The Thick of It


Wednesday, November 24, 2010

Lib Dems falling apart at the seams

Ever since propping up the Tories in government I've reported on the Lib Dems plummeting poll ratings and of an increasing number of splits in the party. The Lib Dem bird was flying high after Nick Clegg's first appearance in the pre-election leaders' debates but now appears to be cowering in a corner, waiting for the inevitable as the party falls apart from the seams.

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In their first six months in power since the first world war the Lib Dems have managed to record their worst opinion poll ratings in two decades, hovering around 10%, after their 23% saw them lose 10% of their seats at the last election.

We've had rumours that former leader Charles Kennedy will defect to Labour, councillors in Devon, BirminghamSheffield, six in Rochdale have quit the party and the leader of Liverpool Council Warren Bradley has warned that the party face being wiped out after giving in so weakly to Tory cuts.

Closer to (my) home in Islington, the Lib Dems were once running a 'council of the year' (awarded before they'd even been in power for a year) but were wiped out in May (after presiding over an unpopular cutting frenzy), even before their bigger brothers and sisters turned blue.

There are only 11 Lib Dem councillors left in Islington but even they are now at war with each other over student tuition fees. Highbury East's John Gilbert has excused his party's volte-face after a single issue election campaign to scrap tuition fees by claiming that they were duped into accepting almost every Tory policy in coalition government finances were worse than expected. At the same time one of Gilbert's colleagues, Hillrise councillor Greg Foxsmith hit out at Nick Clegg's lack of credibility following the tuition fees debacle:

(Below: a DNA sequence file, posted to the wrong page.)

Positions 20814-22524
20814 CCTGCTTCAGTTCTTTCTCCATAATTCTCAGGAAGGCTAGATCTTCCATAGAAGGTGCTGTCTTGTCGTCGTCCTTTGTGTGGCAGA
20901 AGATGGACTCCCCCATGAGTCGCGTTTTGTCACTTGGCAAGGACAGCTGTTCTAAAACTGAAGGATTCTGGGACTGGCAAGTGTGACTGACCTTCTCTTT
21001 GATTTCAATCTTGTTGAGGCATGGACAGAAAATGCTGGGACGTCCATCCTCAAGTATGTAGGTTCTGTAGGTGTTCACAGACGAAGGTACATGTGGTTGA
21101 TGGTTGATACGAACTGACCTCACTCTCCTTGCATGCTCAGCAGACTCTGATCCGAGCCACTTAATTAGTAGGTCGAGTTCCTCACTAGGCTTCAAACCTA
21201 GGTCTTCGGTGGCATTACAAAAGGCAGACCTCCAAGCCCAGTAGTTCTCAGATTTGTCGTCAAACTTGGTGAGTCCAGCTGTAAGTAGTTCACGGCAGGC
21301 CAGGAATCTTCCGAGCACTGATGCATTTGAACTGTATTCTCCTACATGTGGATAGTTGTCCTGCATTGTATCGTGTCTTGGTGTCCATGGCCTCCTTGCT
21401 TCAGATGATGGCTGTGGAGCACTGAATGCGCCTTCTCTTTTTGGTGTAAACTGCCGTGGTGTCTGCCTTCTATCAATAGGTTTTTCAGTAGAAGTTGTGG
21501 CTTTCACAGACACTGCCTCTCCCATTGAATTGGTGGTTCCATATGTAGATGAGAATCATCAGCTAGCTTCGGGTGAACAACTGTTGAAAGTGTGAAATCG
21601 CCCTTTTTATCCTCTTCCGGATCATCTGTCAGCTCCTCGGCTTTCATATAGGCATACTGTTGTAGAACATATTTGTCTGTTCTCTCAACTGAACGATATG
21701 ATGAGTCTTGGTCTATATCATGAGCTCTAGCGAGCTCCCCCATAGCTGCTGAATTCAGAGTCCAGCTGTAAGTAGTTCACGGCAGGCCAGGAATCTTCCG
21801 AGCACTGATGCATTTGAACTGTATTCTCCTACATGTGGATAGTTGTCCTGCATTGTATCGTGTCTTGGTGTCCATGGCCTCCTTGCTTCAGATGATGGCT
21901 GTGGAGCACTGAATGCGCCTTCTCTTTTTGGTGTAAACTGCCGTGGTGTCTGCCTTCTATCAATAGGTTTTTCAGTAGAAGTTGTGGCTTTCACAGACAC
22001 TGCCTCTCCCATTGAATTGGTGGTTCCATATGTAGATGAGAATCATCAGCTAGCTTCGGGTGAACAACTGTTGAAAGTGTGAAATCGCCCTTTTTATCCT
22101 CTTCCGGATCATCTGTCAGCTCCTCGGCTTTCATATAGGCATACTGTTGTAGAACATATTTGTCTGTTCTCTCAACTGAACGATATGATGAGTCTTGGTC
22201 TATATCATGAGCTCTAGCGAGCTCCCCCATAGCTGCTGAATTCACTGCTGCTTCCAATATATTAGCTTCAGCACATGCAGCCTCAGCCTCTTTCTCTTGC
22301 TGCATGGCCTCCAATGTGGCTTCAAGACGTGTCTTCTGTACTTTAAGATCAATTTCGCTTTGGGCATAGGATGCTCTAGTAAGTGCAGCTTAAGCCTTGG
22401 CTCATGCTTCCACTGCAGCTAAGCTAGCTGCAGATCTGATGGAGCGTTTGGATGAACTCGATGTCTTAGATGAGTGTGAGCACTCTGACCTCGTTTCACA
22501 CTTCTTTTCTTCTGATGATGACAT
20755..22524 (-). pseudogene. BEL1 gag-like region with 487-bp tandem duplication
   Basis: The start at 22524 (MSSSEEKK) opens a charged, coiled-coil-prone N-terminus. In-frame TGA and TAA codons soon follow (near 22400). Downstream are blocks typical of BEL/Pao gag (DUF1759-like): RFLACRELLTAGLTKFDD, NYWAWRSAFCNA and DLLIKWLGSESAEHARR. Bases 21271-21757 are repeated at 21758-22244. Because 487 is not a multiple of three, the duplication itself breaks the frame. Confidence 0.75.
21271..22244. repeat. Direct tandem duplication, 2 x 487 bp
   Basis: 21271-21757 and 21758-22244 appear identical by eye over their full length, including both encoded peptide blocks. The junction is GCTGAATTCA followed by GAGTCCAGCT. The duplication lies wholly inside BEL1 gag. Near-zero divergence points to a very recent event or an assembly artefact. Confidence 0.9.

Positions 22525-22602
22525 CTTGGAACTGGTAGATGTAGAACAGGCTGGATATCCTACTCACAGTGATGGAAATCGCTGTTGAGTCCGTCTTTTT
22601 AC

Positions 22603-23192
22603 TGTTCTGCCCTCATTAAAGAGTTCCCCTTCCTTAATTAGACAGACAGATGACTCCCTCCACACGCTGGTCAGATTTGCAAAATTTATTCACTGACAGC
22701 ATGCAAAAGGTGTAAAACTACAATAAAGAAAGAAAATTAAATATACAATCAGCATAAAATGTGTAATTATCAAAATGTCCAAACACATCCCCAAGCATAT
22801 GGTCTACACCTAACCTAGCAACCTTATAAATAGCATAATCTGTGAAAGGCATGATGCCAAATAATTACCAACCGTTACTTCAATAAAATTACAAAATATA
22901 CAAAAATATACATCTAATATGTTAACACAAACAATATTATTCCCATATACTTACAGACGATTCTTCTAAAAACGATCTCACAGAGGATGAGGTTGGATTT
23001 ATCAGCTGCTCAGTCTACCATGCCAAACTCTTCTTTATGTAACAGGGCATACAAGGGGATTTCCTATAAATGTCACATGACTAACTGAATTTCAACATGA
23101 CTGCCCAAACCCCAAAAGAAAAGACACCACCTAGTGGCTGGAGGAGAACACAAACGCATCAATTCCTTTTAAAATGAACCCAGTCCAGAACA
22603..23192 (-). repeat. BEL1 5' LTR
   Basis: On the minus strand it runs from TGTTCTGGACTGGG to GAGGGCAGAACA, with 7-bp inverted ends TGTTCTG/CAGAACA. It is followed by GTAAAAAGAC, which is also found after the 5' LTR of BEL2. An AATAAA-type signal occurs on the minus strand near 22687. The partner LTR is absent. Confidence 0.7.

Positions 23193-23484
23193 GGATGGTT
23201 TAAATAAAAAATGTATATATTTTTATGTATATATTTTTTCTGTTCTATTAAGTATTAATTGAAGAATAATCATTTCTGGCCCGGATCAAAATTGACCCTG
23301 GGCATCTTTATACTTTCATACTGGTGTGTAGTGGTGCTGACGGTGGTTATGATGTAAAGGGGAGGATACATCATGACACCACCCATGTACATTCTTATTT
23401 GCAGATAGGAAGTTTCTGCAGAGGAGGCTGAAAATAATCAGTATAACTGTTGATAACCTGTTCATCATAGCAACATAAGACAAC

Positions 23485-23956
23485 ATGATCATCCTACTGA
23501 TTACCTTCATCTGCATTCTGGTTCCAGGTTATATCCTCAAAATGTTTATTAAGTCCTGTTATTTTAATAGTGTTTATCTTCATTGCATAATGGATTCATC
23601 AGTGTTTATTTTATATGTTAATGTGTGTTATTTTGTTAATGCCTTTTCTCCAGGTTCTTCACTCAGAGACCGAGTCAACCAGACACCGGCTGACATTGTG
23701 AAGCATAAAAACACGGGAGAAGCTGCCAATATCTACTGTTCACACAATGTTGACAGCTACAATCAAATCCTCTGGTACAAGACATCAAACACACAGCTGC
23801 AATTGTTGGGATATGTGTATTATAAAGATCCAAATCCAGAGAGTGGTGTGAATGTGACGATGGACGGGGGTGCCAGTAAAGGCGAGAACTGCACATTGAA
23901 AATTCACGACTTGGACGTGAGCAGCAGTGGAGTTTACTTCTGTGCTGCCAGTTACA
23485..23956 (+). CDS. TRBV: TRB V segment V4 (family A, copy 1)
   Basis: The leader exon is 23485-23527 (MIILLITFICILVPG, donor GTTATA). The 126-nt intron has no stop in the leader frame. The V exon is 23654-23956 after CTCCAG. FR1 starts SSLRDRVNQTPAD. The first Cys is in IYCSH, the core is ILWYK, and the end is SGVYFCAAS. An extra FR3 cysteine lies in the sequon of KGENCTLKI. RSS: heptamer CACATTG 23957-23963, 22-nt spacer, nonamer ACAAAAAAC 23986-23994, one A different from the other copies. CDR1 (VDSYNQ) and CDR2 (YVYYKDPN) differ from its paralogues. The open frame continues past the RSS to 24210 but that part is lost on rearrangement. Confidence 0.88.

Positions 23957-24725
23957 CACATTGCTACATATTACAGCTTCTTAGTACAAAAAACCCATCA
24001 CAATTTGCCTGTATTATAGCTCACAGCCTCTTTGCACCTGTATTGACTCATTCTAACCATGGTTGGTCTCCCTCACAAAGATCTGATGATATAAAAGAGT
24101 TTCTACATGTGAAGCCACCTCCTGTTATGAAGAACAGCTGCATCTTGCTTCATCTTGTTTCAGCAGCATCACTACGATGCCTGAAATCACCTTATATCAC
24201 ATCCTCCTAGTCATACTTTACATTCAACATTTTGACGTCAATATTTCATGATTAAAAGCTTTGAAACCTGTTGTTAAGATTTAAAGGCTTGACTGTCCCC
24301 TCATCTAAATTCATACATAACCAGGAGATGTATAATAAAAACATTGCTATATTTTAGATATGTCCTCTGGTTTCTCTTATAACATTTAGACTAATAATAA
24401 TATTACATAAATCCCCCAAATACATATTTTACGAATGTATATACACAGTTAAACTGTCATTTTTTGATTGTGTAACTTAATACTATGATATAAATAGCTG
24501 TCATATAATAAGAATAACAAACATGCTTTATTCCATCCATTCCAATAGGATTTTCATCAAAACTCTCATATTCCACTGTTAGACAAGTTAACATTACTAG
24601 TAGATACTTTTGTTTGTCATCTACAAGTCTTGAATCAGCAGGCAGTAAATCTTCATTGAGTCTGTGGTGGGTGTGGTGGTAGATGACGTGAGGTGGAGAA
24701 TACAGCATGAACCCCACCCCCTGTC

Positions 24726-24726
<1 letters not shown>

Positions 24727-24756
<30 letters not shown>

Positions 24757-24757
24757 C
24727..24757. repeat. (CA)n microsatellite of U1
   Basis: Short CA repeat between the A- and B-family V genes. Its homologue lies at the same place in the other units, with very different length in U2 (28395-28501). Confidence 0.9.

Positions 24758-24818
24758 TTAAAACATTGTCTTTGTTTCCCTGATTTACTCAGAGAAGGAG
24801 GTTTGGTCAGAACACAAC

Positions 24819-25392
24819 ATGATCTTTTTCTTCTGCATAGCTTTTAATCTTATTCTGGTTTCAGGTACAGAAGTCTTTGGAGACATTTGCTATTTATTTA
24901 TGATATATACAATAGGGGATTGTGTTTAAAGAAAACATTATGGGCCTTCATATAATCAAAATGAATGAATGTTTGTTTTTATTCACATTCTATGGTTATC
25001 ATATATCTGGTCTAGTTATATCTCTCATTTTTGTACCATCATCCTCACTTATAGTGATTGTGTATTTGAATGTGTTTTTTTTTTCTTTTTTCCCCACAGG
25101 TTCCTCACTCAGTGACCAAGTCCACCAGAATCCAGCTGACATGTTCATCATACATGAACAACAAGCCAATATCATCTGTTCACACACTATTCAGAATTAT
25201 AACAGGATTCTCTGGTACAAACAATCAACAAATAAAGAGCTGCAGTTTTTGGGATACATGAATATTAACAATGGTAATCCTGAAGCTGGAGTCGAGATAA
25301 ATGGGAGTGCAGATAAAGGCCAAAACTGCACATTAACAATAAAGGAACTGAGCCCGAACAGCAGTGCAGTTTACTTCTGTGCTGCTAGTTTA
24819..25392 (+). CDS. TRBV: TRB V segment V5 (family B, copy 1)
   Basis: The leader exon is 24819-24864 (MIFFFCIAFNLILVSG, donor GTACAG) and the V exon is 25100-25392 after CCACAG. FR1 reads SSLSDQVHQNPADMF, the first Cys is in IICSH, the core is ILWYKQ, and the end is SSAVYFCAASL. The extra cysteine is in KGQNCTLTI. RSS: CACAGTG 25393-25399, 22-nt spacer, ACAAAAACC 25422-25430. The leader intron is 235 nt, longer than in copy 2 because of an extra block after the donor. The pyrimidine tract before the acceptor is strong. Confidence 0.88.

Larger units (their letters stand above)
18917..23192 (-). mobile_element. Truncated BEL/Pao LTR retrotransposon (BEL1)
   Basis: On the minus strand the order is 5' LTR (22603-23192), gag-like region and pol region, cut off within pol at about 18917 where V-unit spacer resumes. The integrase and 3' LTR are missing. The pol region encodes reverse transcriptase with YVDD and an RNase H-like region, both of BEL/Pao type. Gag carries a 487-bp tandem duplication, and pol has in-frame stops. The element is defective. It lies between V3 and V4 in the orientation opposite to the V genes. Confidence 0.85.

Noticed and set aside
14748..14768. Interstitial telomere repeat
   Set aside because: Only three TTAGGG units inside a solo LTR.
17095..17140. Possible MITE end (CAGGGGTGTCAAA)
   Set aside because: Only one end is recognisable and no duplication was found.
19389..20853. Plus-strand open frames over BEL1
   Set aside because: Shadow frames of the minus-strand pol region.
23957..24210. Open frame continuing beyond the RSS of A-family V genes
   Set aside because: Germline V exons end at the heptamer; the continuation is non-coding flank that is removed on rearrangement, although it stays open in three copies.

"In fact, when you go into an election promising to be straight with people you have to honour that. It is going to be difficult for Mr Clegg, and those in the Coalition, to keep their credibility."

It will be almost impossible for Islington Lib Dems, like those across the country to keep faith with the party under such trying circumstances. I'm not surprised that so many have broken and split from their (old) party. I'm not sure how long committed councillors like Foxsmith will be able to keep faith when the party they joined no longer exists, much as he and many like him left Labour in the 1980s when it lost touch.

A year ago I took part in a Five Live debate with Mark Oaten entitled: "What is the point in the Lib Dems?" Growing up in South West London I used to think it was to provide a local alternative, strong in local government. This has now been undermined. Nick Clegg might not mind as he prepares to follow Ramsay MacDonald's footsteps and become a full-blown Tory.

How long before Islington Lib Dems are down to an even smaller rump than they already are? It seems only a matter of time before some of them follow the lead of their (former) counterparts across the country walk away while there is still the chance of some dignity.

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